As is well-known, ecommerce soared during the pandemic – accelerating its adoption by five years according to experts. No longer the future, ecommerce is huge business today with online sales accounting for more than a fifth of global retail transactions and quickly expanding. Customers, particularly millennials, have come to expect the choice, speed and convenience of ecommerce. Businesses both small and large face a decision: either join the ecommerce revolution by offering an online option or risk losing potential customers to those who do.
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The digital world is full of jargon and even more confusing acronyms. To put you at ease and help you get started, we defined a few of the most essential terms in ecommerce.
If you don't want to create your own ecommerce website to sell your product or service, you can tap into the enormous customer bases of third-party online marketplace like Amazon, eBay or Etsy. We explain the the pros and cons of each.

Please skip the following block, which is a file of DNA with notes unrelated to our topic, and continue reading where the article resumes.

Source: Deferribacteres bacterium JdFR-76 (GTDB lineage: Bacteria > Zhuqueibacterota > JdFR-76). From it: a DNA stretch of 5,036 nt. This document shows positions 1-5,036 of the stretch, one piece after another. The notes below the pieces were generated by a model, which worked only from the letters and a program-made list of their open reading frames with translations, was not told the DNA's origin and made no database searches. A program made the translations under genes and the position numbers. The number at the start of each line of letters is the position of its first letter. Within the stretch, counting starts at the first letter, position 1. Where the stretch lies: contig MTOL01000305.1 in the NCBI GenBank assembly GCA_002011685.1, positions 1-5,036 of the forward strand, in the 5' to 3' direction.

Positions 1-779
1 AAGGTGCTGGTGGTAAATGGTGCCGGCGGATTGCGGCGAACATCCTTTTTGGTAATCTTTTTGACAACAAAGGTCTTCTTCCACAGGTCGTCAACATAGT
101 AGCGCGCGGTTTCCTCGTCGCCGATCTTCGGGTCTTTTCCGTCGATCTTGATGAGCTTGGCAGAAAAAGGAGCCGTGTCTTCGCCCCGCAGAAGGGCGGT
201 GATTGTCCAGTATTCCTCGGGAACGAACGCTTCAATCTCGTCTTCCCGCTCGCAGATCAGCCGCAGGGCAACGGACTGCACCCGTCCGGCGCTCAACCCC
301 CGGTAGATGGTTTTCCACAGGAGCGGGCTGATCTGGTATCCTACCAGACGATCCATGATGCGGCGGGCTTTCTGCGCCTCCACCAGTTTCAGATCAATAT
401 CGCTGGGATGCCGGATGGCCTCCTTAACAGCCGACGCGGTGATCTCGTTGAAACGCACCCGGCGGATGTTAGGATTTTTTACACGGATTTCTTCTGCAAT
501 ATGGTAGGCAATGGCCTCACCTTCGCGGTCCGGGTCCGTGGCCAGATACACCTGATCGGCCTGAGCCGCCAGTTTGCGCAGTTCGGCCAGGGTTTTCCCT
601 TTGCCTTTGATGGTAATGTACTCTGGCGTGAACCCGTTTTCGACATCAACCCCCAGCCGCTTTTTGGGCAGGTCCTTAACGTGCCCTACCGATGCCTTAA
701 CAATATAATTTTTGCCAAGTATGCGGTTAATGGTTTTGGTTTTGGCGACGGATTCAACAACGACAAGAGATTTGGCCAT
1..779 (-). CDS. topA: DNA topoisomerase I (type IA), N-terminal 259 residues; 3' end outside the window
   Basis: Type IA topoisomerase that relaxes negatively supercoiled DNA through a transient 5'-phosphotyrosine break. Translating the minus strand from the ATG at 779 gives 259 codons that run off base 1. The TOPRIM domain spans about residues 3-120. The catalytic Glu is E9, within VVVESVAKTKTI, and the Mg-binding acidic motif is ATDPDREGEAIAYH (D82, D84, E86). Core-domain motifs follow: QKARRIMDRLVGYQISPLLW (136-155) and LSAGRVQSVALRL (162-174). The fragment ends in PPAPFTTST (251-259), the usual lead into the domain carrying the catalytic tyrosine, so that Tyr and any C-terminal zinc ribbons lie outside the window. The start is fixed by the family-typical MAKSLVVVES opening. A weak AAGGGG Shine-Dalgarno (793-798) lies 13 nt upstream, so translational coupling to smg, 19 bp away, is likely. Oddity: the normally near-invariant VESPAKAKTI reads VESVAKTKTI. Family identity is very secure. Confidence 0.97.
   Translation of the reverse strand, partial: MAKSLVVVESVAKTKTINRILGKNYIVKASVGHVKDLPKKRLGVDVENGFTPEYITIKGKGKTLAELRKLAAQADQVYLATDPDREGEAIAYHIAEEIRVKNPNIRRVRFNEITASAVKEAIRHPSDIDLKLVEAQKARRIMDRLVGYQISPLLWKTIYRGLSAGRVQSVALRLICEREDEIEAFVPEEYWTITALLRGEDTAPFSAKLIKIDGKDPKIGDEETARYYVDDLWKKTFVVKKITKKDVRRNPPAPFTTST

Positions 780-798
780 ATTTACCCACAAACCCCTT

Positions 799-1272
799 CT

With 60% of customers expecting two-day shipping or less, successful brands have to rethink everything from where goods are produced, to how they're shipped, to where they're warehoused - and fast.
Retail trends today show that a physical retail space for digital brands comes with benefits - lower rent, plenty of options, and of course, customer foot traffic.
So far SMEs in home and garden have been slower to move online: only about 20 percent of the industry’s SMEs in Germany and the United Kingdom participate in ecommerce, compared with 40-45 percent of large companies. However, that appears to be changing with the availability of more tech tools and easy access to online marketplaces.